Insurance companies also focus significant attention on the company’s security practices and policies, depending on company size and amount of coverage being sought. For smaller companies/coverage amounts, the underwriting process will focus on basic cyber security practices such as use of a firewall, anti-virus/malware software and data encryption, as well as frequency of data backups and use of intrusion detection tools. In some cases, applications may ask about compliance with specific standards, such as the International Organization for Standardization standard on Information Security (ISO/IEC 27001); the US National Institute of Standards and Technology (NIST) Framework for Improving Critical Infrastructure Cybersecurity; or the UK Cyber Essentials. Companies that hold payment card information might also be asked about their compliance with the PCI Data Security Standard while US companies with health records might be asked about their compliance with Health Insurance Portability and Accountability Act security requirements. Some stand-alone cyber insurance applications also request information on plans and policies, such as data protection policies, network access policies, internal auditing policies, disaster recovery plans, etc., as well as governance processes in place for those policies. Larger companies would face additional scrutiny, potentially involving on-site interviews, security audits and/or penetration testing. Risk and vulnerability assessments by external security consultants are offered by some companies as an additional service included as part of the insurance policy.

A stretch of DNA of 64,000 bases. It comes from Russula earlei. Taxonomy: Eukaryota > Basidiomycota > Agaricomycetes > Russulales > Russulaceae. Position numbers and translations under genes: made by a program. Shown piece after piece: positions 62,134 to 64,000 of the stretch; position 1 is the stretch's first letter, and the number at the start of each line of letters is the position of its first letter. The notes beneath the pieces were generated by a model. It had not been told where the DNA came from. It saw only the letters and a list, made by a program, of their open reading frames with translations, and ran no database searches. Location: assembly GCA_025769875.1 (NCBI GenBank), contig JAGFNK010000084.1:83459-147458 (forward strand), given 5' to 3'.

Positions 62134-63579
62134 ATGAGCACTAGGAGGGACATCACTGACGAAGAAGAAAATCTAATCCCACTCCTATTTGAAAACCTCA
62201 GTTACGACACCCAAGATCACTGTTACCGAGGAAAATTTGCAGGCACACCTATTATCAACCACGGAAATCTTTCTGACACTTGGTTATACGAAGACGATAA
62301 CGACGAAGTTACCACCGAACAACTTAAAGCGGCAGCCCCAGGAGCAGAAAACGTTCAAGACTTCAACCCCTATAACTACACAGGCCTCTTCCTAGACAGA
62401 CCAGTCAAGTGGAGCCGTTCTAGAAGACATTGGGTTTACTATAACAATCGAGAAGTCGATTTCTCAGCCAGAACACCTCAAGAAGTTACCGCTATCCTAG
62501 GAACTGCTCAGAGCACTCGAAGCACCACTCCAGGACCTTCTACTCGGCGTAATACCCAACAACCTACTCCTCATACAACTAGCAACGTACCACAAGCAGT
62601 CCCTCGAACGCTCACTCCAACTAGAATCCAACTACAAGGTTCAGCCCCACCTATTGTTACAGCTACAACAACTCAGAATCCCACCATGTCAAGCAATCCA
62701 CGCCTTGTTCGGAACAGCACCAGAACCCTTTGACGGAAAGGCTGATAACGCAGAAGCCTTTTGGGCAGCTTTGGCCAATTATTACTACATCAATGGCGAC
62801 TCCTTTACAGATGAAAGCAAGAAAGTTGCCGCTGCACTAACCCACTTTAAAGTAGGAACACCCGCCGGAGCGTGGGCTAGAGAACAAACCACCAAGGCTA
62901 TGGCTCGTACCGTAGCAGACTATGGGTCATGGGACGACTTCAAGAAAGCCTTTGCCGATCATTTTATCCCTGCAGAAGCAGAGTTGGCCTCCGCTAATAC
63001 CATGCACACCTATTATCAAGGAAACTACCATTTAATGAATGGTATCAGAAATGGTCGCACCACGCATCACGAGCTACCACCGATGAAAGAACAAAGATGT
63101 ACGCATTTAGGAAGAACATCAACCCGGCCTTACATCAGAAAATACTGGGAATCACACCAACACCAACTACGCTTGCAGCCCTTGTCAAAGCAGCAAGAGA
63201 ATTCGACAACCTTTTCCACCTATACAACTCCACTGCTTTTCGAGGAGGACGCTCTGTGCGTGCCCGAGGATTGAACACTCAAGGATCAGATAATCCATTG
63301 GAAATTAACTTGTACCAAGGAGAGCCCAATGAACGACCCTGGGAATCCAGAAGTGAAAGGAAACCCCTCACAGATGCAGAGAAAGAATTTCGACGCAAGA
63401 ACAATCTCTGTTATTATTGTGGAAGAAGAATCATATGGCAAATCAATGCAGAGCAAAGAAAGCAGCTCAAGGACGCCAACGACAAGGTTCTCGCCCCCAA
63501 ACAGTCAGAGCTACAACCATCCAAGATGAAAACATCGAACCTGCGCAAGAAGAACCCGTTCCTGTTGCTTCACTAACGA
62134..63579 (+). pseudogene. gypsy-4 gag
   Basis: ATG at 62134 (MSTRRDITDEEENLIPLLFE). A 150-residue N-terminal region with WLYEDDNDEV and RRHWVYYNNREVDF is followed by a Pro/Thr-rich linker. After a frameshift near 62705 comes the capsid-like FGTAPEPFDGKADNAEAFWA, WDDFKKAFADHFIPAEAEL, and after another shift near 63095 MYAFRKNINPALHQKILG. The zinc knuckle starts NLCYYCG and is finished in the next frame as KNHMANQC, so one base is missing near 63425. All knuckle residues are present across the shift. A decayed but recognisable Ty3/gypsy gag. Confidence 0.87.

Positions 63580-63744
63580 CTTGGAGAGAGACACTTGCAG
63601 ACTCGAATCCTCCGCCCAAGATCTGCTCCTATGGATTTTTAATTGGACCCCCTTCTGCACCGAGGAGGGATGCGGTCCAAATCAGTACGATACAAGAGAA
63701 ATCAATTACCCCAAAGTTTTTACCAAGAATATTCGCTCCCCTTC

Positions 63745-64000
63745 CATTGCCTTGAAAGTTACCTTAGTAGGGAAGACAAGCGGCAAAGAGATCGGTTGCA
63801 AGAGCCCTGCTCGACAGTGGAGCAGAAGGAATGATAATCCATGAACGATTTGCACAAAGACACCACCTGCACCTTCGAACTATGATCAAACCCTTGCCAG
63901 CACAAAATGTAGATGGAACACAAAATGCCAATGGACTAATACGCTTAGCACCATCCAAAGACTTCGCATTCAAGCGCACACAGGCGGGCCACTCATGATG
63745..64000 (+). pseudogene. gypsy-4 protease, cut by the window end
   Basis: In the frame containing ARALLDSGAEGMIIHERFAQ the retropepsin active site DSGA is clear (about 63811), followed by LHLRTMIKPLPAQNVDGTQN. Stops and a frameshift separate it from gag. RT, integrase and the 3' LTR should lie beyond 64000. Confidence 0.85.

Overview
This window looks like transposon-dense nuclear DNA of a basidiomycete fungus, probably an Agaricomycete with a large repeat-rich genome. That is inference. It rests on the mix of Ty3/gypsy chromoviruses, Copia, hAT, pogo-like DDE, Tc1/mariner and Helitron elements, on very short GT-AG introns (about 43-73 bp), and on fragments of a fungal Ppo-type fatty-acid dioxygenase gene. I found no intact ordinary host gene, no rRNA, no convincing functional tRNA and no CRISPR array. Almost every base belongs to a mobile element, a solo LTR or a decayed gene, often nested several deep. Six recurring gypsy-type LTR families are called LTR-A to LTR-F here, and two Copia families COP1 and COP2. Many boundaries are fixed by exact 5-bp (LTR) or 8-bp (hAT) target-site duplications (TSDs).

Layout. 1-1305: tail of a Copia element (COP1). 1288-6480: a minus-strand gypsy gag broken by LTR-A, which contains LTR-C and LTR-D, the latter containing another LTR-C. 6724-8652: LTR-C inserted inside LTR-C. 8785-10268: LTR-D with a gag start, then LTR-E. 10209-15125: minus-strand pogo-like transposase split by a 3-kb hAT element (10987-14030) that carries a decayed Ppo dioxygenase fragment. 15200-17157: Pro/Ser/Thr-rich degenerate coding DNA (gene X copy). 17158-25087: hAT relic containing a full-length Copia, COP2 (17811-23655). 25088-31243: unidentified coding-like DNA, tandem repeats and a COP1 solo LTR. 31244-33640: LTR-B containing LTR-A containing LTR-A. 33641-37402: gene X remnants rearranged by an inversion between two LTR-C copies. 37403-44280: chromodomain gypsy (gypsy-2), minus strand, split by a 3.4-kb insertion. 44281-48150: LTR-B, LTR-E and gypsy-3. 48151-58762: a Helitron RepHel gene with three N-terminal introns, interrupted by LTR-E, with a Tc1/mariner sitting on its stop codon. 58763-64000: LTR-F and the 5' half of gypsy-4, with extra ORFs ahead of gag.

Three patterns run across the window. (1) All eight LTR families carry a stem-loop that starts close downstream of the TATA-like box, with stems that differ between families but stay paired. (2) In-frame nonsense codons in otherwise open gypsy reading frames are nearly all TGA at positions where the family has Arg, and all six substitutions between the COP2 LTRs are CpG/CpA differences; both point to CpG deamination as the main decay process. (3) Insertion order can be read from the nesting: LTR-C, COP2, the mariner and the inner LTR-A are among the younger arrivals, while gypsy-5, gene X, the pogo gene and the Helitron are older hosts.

Insurance companies use the information gathered through the underwriting process to determine premium levels or deny the coverage. Some insurers may also establish minimum security standards that must be maintained through the coverage period in order for coverage to be maintained or sustained, such as timely patching of vulnerabilities and/or other software updates.